Format: Hardcover Verified Purchase
Promising prologue "... when chance is involved, people's thought processes are often seriously flawed .... [this book] is about the principles that govern chance, the development of those ideas, and the way they play out in business, medicine, economics, sports, ..." but a disappointing book. The book consists of a range of topics already well covered in a dozen previous popular science style books: history of probability (Cardano, Pascal, Bernoulli, Laplace, de Moivre) and of demographic and economic data; statistical logic (Bayes rule and false positives/negatives; Galton and the regression fallacy, normal curve and measurement error, mistaking random variation as being caused); overstating predictability in business affairs (past success doesn't ensure future success) and perennials such as Monty Hall, the gambler's fallacy, and hot hands.

These topics are presented in a way that's easy to read -- historical stories, anecdotes and experiments, with almost no mathematics. So it's a perfectly acceptable read if you haven't seen any of this material before before, but it doesn't bring any novel content or viewpoint to the table. Other books are equally informative and well written but have more interesting individual focus and panache:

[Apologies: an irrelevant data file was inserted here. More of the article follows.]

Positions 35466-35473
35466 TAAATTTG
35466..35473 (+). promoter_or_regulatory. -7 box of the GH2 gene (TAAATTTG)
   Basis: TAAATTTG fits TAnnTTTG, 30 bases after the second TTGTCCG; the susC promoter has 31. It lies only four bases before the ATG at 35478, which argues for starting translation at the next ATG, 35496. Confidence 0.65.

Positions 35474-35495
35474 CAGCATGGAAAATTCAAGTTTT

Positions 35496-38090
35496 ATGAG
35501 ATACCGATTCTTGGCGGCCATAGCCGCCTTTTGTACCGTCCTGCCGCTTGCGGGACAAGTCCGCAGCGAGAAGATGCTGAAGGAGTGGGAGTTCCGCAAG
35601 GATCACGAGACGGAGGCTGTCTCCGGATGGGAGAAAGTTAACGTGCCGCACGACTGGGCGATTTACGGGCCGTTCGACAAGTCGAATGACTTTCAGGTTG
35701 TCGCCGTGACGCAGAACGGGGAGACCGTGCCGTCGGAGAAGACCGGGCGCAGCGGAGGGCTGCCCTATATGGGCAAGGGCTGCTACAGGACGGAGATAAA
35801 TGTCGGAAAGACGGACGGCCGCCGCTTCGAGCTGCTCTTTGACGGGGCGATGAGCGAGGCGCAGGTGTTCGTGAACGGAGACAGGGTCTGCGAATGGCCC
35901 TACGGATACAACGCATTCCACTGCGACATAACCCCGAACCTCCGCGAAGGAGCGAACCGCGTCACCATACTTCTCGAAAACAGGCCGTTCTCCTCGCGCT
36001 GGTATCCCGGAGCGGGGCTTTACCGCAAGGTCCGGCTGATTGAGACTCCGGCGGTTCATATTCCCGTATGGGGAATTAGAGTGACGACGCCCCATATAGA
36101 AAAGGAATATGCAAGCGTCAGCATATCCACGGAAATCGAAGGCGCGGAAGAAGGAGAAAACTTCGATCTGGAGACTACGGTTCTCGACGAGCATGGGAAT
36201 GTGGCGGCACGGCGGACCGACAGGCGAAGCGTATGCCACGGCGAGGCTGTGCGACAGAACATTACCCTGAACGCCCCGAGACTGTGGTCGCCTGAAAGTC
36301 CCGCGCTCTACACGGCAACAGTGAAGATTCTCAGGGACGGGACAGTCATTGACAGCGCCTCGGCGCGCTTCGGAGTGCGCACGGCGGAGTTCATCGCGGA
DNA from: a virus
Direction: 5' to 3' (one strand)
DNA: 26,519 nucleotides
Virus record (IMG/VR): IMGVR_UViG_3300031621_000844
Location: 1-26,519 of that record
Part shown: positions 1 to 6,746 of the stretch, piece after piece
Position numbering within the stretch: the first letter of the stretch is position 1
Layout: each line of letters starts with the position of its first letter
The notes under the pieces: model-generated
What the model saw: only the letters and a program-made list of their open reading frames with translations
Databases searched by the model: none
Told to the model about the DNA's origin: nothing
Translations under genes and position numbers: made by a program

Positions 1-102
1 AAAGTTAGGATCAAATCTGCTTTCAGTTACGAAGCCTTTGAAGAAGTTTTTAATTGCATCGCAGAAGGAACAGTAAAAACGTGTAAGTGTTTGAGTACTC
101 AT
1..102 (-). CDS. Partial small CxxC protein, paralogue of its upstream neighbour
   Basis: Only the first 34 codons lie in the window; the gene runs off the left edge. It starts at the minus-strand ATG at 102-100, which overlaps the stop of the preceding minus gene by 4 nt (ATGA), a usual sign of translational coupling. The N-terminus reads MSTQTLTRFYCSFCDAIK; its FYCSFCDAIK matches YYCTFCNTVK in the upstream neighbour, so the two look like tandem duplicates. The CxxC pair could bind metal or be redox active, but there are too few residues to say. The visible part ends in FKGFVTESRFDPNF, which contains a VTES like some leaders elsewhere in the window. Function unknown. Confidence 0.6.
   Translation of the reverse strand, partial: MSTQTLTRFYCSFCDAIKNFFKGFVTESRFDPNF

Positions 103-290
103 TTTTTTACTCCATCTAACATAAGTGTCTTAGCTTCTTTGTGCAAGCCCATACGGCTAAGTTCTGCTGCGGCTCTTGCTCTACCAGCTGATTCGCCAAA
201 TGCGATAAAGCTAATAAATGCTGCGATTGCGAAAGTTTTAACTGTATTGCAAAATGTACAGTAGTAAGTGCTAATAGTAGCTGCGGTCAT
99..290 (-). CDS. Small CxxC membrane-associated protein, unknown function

Dicing with Death: Chance, Risk and Health shows hows to add analysis to anecdote,
Against the Gods: The Remarkable Story of Risk has more intellectual discipline (staying focused on the current topic),
...Read more ›
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253 of 279 people found the following review helpful By Julie Neal VINE VOICE on May 18, 2008
Format: Hardcover Verified Purchase
This smart book will make you think. Academic yet easy to read, it explores how random events shape the world and how human intuition fights that fact. I found this point fascinating. It never occurred to me that our brains naturally want to see patterns and order, and life doesn't necessarily work like that.

It's comforting to think of an orderly world, with everything in its place, running according to plan. It dovetails into our yearning for meaning and control, and the need to feel that we are important. The idea of randomness is frightening. If the world is shaped without conscious decision, it's a pretty chilly prospect.

Author Leonard Mlodinow examines the importance of randomness in diverse situations, including Las Vegas roulette tables, "Let's Make a Deal," the career of Bruce Willis, and the Warsaw ghetto after Hitler invaded Poland. The author does a good job explaining how chance and luck are vital factors in how things turn out.